Het Nieuwsblad's Liesbeth van Impe likens the political talks to a duel. For 223 days politicians have been threatening each other. Flemish nationalist leader Bart De Wever says: "Shoot me down" and the rest reply: "Do it yourself". Such a duel is fatal for all participants. Most citizens appreciate that they too will be the real victims. "What is needed" writes Ms van Impe "are concessions".
Het Belang van Limburg's Erik Donkier says that the demo revealed one image: that of surrealism. It's only possible in Belgium that five students at the Flemish Free University of Brussels can organise such a demo. It's also only in Belgium that everybody wants a government soon, but that nothing happens. It's only here that it's possible that everyone wants the Flemish nationalists to join the government, but that they procrastinate.
De Standaard's Guy Tegenbos speaks of ambiguity. He identifies the different vision of where the 'two-country-country' should head in the North and the South as the real problem. The split was also visible in the demonstration: There were Belgium supporters who oppose all change and divided Flemings seeking a new concession from the Francophones that is not forthcoming. Mr Tegenbos says the view from abroad too is a divided one, but insists that what international bodies are recommending is pretty close to the Flemish analysis.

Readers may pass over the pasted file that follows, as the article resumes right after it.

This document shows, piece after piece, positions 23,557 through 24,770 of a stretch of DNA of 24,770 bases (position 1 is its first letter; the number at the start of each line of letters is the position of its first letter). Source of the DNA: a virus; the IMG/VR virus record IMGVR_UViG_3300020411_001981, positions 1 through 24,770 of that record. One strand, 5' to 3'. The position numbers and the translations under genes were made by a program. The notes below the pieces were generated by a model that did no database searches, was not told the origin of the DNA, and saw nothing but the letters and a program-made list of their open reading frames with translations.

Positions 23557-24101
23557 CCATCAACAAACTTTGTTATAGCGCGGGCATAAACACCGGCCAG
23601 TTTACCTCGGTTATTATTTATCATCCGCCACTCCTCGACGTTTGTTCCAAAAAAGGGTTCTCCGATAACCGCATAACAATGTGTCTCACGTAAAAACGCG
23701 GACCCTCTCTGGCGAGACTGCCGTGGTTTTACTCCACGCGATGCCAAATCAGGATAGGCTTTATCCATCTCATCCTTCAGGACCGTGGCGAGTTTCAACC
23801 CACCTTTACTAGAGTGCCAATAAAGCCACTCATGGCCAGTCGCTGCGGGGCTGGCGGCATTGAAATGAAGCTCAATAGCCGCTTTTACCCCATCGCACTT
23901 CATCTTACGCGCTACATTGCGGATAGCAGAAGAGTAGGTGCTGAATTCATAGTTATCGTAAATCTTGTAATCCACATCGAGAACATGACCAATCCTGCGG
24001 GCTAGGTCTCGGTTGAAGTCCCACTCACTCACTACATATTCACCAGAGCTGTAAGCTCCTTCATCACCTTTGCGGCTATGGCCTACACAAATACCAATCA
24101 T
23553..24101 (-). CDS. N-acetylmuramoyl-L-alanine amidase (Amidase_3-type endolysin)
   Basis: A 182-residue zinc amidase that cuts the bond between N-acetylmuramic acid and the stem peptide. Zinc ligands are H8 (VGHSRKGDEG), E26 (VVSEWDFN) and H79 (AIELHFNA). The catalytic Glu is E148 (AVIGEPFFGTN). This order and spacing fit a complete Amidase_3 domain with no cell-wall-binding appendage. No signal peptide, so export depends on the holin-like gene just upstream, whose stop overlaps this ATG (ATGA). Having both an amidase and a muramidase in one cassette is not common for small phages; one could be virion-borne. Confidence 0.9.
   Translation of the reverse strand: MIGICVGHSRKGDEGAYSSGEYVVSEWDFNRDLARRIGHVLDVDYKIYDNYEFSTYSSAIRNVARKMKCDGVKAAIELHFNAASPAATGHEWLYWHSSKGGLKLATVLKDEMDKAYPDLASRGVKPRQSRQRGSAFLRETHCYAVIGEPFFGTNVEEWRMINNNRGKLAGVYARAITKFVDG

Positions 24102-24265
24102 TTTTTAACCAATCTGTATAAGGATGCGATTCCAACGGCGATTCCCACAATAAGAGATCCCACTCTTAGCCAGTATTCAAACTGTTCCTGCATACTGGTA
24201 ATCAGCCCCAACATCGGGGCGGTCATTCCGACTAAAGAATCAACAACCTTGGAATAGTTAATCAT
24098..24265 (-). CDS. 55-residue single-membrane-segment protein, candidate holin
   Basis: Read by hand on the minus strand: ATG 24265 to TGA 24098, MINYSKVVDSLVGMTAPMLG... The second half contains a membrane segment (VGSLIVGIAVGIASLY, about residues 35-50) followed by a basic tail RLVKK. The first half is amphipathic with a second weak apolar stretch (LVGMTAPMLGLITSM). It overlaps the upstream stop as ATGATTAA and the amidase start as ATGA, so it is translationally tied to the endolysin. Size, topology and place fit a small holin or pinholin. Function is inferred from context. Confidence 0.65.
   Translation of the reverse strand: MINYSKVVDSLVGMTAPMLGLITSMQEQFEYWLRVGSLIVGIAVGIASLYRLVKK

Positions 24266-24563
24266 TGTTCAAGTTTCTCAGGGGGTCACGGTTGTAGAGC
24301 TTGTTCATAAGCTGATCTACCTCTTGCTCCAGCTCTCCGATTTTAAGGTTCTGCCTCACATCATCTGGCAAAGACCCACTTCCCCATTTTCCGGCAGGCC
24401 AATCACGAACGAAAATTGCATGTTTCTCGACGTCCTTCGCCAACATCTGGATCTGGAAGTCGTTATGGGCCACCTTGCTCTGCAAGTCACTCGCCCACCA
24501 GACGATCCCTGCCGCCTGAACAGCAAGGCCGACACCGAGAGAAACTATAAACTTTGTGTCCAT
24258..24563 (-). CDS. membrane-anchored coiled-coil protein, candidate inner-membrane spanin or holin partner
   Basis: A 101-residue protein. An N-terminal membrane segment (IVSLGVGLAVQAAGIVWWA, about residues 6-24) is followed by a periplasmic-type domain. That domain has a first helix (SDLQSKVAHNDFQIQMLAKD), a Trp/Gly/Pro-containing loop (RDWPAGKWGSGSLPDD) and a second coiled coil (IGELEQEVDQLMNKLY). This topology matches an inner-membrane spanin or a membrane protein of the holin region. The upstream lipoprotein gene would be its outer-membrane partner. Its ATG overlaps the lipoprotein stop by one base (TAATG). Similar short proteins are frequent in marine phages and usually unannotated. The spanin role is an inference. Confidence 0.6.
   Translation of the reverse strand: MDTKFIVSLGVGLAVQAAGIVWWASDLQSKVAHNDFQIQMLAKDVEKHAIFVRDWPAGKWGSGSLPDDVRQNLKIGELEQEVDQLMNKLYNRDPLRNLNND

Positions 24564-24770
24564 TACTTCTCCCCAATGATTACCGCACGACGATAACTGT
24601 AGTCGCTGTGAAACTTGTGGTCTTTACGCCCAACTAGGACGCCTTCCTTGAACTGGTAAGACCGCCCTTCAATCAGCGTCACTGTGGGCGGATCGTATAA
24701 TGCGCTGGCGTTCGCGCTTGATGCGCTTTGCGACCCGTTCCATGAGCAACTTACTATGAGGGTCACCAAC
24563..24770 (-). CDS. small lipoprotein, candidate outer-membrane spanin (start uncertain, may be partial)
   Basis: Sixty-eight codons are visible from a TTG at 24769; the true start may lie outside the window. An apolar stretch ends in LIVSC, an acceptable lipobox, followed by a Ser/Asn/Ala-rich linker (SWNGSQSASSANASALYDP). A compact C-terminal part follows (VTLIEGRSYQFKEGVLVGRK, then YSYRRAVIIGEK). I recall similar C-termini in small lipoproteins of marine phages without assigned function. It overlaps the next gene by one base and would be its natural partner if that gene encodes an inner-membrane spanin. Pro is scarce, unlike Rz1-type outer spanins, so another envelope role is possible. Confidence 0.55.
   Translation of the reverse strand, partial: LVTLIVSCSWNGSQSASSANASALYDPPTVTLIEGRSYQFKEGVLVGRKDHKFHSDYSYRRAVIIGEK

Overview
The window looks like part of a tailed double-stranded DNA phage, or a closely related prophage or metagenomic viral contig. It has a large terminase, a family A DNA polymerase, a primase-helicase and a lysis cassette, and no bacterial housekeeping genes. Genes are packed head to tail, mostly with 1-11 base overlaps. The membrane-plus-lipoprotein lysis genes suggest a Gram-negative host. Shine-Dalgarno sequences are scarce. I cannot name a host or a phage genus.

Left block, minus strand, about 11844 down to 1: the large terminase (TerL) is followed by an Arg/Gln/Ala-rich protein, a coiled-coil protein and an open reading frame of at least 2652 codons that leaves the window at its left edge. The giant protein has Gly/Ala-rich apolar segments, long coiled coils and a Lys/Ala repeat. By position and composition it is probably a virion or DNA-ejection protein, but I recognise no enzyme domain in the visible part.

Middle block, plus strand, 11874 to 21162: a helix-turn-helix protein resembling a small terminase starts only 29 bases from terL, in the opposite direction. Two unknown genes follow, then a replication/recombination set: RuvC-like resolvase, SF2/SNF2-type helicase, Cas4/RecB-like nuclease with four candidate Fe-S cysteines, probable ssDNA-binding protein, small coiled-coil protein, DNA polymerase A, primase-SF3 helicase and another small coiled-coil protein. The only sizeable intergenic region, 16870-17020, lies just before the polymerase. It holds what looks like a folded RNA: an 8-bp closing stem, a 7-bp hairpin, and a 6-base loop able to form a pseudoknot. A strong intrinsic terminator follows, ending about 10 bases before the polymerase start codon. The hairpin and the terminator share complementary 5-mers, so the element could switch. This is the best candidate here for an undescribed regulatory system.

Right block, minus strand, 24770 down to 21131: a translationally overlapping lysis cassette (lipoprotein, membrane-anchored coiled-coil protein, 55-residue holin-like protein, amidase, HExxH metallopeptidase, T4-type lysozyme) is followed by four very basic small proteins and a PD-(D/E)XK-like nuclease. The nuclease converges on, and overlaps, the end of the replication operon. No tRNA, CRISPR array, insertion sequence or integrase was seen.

The left-leaning De Morgen counted 40,000 demonstrators. It was all about taking your responsibility and the daily's Bart Eeckhout believes that those who are not prepared to do so should leave the negotiating table. For the paper this was a fascinating sociological experiment. Young people gave a commitment and used the latest social networks. The demonstration did not need an organisation behind it and this is a development that we should pay attention to.